Abandoned wooden schoolhouse
Little remains of the mining town known variously as O’Rourke, Carter and, finally, Keystone. The period schoolhouse above, like other structures, lies on private land. (Terry Halden)
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In the summer of 1887 five prospectors were exploring Spring Gulch (present-day Keystone Creek), a southwesterly flowing stream from Keystone Mountain to the Missoula River (today known as the Clark Fork) in Montana Territory. A few miles upstream they discovered an abundance of silver galena and immediately registered claims in Missoula. They registered the Iron King and Iron Queen on August 3, the Silver Glance on the 4th and the Ivanhoe and Keystone on the 5th. The five added the name of Phil O’Rourke, who had located the Bunker Hill group of claims in Idaho Territory and grubstaked the 1887 prospecting expedition for a lion’s share of the profit.

Word got out, and others stampeded to the area. Though several registered claims, most ended up with nothing but holes in the ground, except E.W. Parks, whose O.R. & N mine yielded ore assayed at 150 ounces silver and 58 percent lead. He sold a major share to Dr. J.M. Hargrave, and two years later the partners sold out to Helena investors, who formed the O.R. & N. Mining Co. The investors assumed the ore veins extended 2 miles west to Slowey Creek, another stream draining Keystone Mountain to the Clark Fork, but initially their only successful mine on Slowey was the Little Pittsburgh.

Meanwhile, on Spring Gulch, with the winter of 1887 imminent, optimists framed up cabins, and William Bryan filled the miners’ needs by opening an outdoor saloon. He freighted in two kegs of whiskey and set them up under the protective branches of an accommodating tree. Bryan provided no bar, no tables, no chairs, no stools and no glasses; miners brought their own tin cups and were served a shot straight from a spigot in the barrel. With profits from his whiskey operation Bryan built a general store, relying on A.P. Johnson’s freight line to supply him with groceries and stock from Missoula, 60 miles to the southeast. Soon after came a competing saloon, a butcher shop, a blacksmith shop, a barbershop, a restaurant and boardinghouse run by Nellie Neal and another owned by Daniel McLean and his married sister Kate McDowell. The town was first known as O’Rourke, but in 1890 its name changed to Carter to honor Thomas H. Carter, the man instrumental in securing a post office that year with Bryan as postmaster. At the time Carter was the new state of Montana’s first representative to Congress, and he later served two terms as a U.S. senator (1895–1901 and 1905–11).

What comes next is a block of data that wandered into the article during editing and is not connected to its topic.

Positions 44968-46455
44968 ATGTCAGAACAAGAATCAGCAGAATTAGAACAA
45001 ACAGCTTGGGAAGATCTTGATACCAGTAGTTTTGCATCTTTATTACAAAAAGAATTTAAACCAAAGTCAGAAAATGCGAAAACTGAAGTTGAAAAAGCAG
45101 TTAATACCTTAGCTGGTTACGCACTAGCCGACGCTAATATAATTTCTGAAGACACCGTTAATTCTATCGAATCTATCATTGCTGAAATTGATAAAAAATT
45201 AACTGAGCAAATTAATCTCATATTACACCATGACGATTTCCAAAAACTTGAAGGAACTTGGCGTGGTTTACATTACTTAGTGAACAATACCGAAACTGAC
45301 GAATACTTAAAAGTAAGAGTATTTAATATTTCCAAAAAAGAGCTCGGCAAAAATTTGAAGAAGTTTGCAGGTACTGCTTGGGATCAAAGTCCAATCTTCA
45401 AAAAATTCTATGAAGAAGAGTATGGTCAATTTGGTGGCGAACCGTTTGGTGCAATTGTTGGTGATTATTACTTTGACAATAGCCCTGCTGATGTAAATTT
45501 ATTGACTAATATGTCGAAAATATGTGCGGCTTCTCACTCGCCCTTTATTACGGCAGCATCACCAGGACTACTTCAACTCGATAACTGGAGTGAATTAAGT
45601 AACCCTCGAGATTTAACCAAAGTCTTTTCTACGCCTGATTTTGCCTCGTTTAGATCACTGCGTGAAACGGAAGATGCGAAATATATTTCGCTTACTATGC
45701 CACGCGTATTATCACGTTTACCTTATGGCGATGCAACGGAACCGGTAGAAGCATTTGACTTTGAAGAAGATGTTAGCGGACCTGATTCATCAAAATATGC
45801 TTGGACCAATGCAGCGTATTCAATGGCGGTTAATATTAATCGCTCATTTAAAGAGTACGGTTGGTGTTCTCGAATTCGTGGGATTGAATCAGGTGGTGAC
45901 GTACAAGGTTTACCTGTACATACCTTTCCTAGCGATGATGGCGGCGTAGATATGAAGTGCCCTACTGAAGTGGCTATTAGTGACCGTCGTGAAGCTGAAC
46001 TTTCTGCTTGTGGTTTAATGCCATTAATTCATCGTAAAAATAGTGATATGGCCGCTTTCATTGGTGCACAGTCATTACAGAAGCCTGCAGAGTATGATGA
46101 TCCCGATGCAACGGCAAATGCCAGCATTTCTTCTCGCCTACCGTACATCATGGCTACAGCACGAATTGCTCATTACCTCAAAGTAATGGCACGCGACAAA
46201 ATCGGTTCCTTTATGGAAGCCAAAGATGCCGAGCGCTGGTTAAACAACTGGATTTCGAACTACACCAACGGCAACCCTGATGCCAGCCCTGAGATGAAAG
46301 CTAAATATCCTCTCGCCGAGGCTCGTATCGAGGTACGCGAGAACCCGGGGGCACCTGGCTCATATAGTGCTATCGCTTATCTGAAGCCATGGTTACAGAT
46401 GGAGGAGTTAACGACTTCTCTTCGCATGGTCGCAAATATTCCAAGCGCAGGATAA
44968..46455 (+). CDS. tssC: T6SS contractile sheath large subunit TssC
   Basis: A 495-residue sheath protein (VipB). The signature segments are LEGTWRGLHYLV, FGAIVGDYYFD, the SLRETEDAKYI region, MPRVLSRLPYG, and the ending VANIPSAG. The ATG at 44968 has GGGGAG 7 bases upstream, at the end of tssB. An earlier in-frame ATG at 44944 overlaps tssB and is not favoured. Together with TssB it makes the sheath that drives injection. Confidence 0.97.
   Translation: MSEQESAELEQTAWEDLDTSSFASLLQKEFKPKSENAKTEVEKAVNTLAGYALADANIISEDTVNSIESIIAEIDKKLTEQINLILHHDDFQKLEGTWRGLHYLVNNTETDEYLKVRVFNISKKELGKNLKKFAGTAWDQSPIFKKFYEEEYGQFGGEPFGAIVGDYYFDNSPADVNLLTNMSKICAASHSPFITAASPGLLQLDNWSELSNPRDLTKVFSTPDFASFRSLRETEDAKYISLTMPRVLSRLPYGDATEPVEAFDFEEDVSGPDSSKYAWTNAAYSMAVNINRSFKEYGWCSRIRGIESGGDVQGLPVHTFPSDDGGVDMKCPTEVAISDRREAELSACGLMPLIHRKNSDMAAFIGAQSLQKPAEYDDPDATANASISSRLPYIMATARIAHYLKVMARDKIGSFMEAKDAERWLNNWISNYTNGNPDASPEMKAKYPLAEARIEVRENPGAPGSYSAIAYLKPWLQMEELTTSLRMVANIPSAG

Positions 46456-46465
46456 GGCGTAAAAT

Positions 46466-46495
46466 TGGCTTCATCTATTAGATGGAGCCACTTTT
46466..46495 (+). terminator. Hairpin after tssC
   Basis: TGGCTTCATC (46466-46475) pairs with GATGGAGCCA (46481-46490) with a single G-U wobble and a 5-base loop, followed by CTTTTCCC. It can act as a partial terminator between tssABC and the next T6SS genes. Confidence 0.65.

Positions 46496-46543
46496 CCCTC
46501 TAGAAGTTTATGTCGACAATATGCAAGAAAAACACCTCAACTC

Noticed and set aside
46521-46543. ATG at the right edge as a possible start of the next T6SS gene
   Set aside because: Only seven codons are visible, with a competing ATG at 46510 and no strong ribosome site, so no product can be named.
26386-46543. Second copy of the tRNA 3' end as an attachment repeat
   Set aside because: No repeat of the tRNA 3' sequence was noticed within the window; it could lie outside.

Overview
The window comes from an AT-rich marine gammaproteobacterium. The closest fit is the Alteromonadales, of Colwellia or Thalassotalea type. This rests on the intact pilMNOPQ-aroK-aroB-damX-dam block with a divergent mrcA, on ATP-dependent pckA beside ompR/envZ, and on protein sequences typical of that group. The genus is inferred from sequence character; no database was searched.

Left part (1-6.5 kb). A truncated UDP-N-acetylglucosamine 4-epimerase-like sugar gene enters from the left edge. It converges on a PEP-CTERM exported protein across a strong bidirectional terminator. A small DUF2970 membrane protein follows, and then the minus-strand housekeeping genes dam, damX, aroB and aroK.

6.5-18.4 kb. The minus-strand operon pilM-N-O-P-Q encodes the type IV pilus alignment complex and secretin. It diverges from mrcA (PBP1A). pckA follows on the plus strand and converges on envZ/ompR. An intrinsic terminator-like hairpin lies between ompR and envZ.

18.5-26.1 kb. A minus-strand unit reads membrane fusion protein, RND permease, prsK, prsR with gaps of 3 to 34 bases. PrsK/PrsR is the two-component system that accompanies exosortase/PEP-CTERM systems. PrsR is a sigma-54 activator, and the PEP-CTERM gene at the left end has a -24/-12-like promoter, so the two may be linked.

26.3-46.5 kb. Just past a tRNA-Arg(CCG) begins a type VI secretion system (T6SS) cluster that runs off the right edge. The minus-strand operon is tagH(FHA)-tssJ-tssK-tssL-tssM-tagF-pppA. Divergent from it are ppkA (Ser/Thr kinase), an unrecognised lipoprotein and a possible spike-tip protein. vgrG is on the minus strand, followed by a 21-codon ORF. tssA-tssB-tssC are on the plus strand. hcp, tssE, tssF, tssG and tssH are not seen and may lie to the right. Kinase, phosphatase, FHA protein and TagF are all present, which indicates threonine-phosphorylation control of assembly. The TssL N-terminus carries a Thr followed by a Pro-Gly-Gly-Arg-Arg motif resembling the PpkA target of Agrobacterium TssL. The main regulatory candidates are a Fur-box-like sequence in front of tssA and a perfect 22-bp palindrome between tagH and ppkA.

The population of Carter would peak above 300 in the 1890 federal census. Meanwhile the original five prospectors were doing well. In 1891 one sold his eighth interest in the mining operations for $7,500 to O’Rourke, and the next year the remaining owners formed the Keystone & King Mining & Milling Co. But the mines fell short of expectations, largely due to the 1893 devaluation of silver. The O.R. & N soon shut down operations, while the struggling Keystone & King struggled to survive, borrowing money from local merchants who also felt the pinch until merchant Bryan and others forced the company into bankruptcy. The post office closed in 1894.